Practical Advice for Every Stage of Runner

It doesn't get easier, you just go faster

Know if you're at risk of burnout, overtraining, or going too easy on yourself—and adjust your training accordingly. (Photo: lzf/iStock)
Know if you're at risk of burnout, overtraining, or going too easy on yourself—and adjust your training accordingly.

No matter what type of runner you are, there's always room for improvement. Let Jay Johnson, coach of three U.S. champions, be your guide.

If you’ve never run at all:

“There is no shame in doing a run-walk program. Try to get to 30 minutes, even if that means running a minute and then walking a minute. The caveat: you want to make sure the walking is brisk. Jog, then walk almost as fast as you can.”

“You need to get your frame strong enough to handle the stress, since your heart and lungs will get fit faster than your skeleton and muscles. Both before and after you run, do some non-running prep work like lunges and body-weight squats.” 

If you just want to finish:

“Evaluate your goals. I have a big problem with people who want to run a full marathon but don’t want to become lifelong runners. Want a big goal? Start with a half-marathon.” 

“Take care of your body. Even casual runners should incorporate flexibility work like yoga and some strength training into their regimen. The goal is to finish and walk away healthy.”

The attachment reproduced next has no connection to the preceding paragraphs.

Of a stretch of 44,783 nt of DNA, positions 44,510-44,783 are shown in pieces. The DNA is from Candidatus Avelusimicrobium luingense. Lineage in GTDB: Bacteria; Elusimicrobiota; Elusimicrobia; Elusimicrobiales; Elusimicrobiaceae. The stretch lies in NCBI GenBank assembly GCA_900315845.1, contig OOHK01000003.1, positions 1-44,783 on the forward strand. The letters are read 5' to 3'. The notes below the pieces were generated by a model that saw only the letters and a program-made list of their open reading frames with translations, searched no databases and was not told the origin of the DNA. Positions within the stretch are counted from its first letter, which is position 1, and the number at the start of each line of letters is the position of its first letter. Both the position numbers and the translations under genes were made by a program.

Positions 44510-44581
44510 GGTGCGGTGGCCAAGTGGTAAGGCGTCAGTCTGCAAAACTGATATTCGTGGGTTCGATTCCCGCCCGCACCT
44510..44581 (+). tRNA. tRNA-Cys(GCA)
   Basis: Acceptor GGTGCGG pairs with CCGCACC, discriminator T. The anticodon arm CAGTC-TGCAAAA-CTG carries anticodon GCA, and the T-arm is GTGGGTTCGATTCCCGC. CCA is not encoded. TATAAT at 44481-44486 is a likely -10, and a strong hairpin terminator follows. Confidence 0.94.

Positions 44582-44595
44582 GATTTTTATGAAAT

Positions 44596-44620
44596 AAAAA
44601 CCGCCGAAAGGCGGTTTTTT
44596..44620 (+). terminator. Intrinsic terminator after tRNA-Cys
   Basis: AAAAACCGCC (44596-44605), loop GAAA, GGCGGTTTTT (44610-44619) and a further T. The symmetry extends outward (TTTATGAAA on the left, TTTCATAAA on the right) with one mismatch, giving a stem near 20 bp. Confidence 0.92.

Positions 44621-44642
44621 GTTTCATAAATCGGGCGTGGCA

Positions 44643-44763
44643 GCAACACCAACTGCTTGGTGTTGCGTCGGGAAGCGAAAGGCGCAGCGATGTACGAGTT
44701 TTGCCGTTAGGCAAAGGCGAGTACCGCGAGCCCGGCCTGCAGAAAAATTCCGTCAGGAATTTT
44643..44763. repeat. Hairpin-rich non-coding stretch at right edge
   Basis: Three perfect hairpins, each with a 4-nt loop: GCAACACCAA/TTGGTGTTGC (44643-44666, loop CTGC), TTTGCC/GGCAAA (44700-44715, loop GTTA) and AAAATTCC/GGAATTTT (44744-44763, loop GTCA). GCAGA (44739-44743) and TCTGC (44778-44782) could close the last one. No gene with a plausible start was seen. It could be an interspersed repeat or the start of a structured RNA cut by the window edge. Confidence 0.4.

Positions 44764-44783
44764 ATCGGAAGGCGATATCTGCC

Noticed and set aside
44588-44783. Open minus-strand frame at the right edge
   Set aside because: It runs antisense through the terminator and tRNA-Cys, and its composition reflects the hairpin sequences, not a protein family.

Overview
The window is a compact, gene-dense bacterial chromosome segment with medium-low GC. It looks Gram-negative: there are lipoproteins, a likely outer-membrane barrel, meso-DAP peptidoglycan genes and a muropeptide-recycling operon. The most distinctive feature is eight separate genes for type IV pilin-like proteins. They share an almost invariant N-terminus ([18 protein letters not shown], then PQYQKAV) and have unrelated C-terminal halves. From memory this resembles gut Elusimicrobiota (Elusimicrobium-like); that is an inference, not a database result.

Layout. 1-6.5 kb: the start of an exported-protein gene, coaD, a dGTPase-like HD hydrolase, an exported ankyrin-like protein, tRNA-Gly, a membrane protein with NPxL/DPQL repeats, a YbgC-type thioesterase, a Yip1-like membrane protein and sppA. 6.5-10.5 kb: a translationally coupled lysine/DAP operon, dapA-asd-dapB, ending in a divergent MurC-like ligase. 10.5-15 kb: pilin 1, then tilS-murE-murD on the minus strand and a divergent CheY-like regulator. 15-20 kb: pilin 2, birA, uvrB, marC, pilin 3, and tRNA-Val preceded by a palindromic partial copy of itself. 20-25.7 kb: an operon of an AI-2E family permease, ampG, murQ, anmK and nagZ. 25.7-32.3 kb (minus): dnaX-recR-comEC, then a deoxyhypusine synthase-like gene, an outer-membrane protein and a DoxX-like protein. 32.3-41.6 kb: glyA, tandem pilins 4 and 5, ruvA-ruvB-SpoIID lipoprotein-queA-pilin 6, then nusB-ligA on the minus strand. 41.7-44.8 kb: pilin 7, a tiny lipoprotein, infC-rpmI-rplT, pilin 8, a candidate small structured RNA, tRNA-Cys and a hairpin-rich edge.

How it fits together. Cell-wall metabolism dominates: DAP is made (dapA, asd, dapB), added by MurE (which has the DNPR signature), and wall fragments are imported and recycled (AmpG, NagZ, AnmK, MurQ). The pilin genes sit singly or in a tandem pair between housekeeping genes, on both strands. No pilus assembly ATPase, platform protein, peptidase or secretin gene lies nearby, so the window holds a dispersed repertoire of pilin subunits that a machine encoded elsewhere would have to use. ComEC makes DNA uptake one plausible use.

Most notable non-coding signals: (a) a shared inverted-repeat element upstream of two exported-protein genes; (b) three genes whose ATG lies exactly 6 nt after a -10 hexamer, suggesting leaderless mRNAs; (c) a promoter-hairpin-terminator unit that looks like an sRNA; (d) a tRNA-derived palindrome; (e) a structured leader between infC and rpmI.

“Keep an open mind about setting a more challenging goal down the road. PRs come really easy to someone who hasn’t been training a long time as a runner.”

If you’re always trying to PR:

“Be process oriented, not outcome oriented. Get a little better with each training session—a stronger squat, a harder effort on intervals. Don’t obsess about race day.”

“It really comes down to rest. The biggest mistake average runners make is that they start to run easy days too fast, because they think that every day they need to push hard. You improve on easy days, too.”

“Enjoy the smallest PR—even if it’s just ten seconds.”

If you’re cross-training:

“The key is to keep it fun—don’t make it something you wish you weren’t doing. If your run is just 25 minutes, that’s fine.” 

“Make sure you have a pair of shoes that you primarily use for running. Your shoes for the CrossFit box might not be the best for your body to run in.” 

Support Outside Online

Our mission to inspire readers to get outside has never been more critical. In recent years, Outside Online has reported on groundbreaking research linking time in nature to improved mental and physical health, and we’ve kept you informed about the unprecedented threats to America’s public lands. Our rigorous coverage helps spark important debates about wellness and travel and adventure, and it provides readers an accessible gateway to new outdoor passions. Time outside is essential—and we can help you make the most of it. Making a financial contribution to Outside Online only takes a few minutes and will ensure we can continue supplying the trailblazing, informative journalism that readers like you depend on. We hope you’ll support us. Thank you.

Contribute to Outside
From Outside Magazine, July 2015
Filed To: RunningEndurance TrainingStrength and Power Training
Lead Photo: lzf/iStock
More Health